Mean dosage levels:
- low dose group: 25.9-27.0 mg Al/kg bw (during gestation, 10 – 14% below target of 30 mg/kg); 28.6–44.5 mg/kg (during lactation, range of 5% below to 50% above target of 30 mg/kg).
- mid dose group: 94.3–102.0 mg Al/kg bw (during gestation, 6% below to 2% above target of 100 mg/kg); 99.9 – 165.2 mg/kg (during lactation, 100% of target to 65% above target).
- high dose group: 195.4–199.9 mg Al/kg bw (during gestation, 35% below to 33% below target of 300 mg/kg); 298.6–523.3 mg/kg (during lactation, 100% of target to 74% above target).

Althoug the actual dosage was not 100% of target through gestation and lactation, it followed fluid consumption which varied similarly in all groups (according to the physiological needs of the dams), and group differences in dosage were maintained.

FOB ADULT DAM:
Overall, there were few group differences among the parameters measured. The only statistically significant group differences were as follows:
- Hind limb grip strength values for the Na citrate group were significantly less (p=0.0047) than those of the low and high dose groups in the gestational observations.
- Forelimb grip strength values for the controls, low and mid dose group (but not the high dose group) were significantly lower than those of the Na citrate group, and values for the mid dose group were also lower than those of the high dose group (but neither were different from the low dose group value, which lay between the high and mid dose values) in the postnatal observations.

All in all, there was no consistent evidence for any effects of test item on FOB characteristics in the dams.

Effect levels (maternal animals)

open allclose all
Dose descriptor:
NOAEL
Effect level:
30 mg/kg bw/day (nominal)
Basis for effect level:
other: developmental toxicity
Dose descriptor:
NOAEL
Effect level:
300 mg/kg bw/day
Based on:
act. ingr.
Basis for effect level:
other: general maternal toxicity

Results (fetuses)

Details on embryotoxic / teratogenic effects:
Embryotoxic / teratogenic effects:not examined

Effect levels (fetuses)

Dose descriptor:
NOAEL
Effect level:
30 mg/kg bw/day
Based on:
act. ingr.
Basis for effect level:
other: neuromuscular effects

Fetal abnormalities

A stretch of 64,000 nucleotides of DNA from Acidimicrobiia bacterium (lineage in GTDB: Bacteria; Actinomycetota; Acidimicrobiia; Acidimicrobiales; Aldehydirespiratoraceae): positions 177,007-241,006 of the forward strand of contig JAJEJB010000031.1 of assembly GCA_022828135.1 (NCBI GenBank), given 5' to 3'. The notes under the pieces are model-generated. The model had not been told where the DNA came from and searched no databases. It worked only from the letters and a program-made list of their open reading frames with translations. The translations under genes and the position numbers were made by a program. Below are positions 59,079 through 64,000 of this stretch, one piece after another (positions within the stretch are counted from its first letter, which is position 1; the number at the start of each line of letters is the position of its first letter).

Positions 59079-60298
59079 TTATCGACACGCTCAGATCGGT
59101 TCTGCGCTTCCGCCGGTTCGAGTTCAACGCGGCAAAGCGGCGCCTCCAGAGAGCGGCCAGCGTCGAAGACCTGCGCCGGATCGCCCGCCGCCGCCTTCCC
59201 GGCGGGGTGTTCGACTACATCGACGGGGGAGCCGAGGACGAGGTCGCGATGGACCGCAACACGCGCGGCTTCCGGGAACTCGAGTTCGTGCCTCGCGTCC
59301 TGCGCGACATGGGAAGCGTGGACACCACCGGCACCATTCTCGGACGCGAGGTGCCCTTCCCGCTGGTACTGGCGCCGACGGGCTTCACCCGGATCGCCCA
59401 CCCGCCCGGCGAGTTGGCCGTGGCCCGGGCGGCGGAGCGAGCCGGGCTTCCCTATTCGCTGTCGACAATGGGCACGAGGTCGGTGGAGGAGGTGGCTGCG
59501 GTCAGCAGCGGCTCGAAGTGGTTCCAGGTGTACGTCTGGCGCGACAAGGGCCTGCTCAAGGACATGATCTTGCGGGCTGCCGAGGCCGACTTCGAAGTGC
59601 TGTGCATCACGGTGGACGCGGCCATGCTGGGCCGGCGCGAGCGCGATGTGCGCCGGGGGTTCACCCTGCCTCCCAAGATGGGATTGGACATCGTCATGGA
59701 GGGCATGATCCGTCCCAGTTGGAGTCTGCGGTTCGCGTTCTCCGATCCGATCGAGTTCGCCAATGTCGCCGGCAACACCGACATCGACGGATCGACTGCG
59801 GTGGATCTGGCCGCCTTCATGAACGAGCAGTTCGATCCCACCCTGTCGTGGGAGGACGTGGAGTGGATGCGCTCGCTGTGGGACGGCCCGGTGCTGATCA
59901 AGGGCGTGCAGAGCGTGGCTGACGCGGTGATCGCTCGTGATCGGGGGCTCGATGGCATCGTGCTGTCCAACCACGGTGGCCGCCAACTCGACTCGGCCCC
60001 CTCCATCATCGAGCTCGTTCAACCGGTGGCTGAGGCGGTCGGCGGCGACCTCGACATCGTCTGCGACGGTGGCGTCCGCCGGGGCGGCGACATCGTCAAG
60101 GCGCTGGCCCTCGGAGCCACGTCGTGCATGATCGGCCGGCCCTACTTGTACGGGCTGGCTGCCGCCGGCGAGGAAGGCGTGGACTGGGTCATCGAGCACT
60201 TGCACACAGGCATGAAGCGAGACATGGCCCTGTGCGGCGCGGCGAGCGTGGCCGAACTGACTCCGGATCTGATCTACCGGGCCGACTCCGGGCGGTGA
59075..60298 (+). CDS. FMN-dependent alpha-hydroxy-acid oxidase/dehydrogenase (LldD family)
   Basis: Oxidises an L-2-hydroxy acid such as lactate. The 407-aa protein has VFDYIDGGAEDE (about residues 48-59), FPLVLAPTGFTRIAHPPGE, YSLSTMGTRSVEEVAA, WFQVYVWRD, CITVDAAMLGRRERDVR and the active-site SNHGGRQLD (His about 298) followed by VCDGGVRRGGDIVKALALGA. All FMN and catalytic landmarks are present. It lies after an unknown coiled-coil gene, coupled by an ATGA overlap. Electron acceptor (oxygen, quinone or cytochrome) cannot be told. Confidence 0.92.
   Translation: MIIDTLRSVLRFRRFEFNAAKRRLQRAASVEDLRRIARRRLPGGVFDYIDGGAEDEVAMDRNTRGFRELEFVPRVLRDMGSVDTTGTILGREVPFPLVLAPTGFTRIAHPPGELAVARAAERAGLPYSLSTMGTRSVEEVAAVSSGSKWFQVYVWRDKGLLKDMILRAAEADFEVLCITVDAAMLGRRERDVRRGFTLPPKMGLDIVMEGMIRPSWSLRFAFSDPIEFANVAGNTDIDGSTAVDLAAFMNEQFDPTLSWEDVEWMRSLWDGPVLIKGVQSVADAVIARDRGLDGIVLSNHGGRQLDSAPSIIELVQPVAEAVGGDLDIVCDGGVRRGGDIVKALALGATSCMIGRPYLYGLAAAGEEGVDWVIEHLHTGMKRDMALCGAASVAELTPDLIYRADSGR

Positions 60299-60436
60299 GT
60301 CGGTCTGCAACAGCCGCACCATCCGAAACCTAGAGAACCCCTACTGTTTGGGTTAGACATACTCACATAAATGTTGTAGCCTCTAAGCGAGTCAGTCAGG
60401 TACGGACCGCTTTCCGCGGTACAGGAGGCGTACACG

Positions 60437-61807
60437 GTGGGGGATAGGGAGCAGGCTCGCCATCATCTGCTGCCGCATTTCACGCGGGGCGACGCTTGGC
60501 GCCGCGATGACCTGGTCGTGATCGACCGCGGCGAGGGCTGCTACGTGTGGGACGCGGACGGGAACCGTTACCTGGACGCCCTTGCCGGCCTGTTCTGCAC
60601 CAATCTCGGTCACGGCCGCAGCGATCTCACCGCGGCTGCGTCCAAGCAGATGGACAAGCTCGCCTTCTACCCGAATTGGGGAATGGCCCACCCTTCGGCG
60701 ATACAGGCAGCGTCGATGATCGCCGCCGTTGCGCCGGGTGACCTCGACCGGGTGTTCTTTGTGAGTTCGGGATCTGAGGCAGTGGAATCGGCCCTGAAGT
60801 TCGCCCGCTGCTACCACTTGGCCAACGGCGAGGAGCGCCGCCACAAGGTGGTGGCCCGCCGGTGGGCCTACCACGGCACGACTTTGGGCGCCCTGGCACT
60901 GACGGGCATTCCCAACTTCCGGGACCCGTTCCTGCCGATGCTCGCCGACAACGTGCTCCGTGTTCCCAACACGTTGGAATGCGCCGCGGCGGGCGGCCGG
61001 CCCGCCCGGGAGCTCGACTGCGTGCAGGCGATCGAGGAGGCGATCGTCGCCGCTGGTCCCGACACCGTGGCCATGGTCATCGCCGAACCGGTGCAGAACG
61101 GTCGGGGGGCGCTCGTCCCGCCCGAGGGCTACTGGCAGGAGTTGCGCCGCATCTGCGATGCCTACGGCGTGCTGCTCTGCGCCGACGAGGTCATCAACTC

Abnormalities:
not specified

Overall developmental toxicity

Developmental effects observed:
not specified

Any other information on results incl. tables

RESULTS FOR PUPS

Mortality:

Animals from each treatment group and cohort died or were euthanized prior to their planned sacrifice dates, as demonstrated in the following table:

 

    Females

    Males

 

 Died

 Euthanized

Died 

 Euthanized

Water control

 4

 Low dose Al group 

 Mid dose Al group

 High dose Al group

37 

 Na citrate group

The main cause for mortality was urinary tract pathology in the high dose group, especially the males, but also affecting some females. Urinary tract pathology included hydronephrosis, ureteral dilation, obstruction and/or presence of calculi (chalky white concretions and deposits varying from sand-like material through to large, irregular stones measuring up to 4 mm diameter). Obstruction by calculi occured at any level of the urinary tract, including the urethra, bladder, ureters, and renal pelvis. Dilation of the ureters and hydronephrosis were found in both partially and completely obstructed rats. Several rats died, presumably due to hyperkalemia, especially high dose group males, where urinary calculi blocked the urinary tract at various levels, but also a few animals from the mid dose group and a few random ones from other groups also had urinary tract lesions.

Rats with urinary tract lesions of hydronephrosis, ureteral dilation, obstruction and/or presence of calculi are indicated in the following table:

 

 

          Collection Time

 Treatment

 Sex

 Cohort 1

 Cohort 2

 Cohort 3

 Cohort 4

 Na citrate

 M

 0

 1

 0

 0

 

 F

 0

 0

 1

 0

 Water control

 M

 0

 0

 0

 0

 

 F

 0

 1

 0

 0

 Low dose Al group

 M

 0

 0

 0

 1

 

 F

 0

 0

 0

 0

 Mid dose Al group

 M

 0

 3

 1

 0

 

 F

 0

 1

 0

 0

 High dose Al group

 M

 0

 11

 7

 5

 

 F

 3

 2

 3

Some normal attrition was encountered throughout the study, with a number of common spontaneous pathologies appearing without pattern. In particular, no treatment-related nervous system pathologies were found.

Clinical observations:

Cohort 1:

- High dose Al group: abdominal distention observed in a few animals, a few animals were small and cold.

Cohort 2:

- Na citrate group: 3 animals thin with poor hair coat (1 was euthanized)

- water control group: 1 female bloated and had diarrhea (was later euthanized)

- high-dose Al group: 1 female and 7 males were thin, had diarrhea, mild dehydration and poor hair coat. Additional abdominal distention in one of the males.

Cohort 3:

- Na citrate group: 3 animals thin with poor hair coat.

- high dose Al group: 5 females and 9 males had diarrhea. Hematuria in 1 female. Urinary tract pathology in several males.

Cohort 4:

- mid dose Al group: 1 animal limping. Seizures observed in 2 females and 3 males.

- low dose Al group: 2 animals limping

- Na citrate group: 3 animals limping. Seizures observed in 1 female. 2 females and 5 males with hematuria.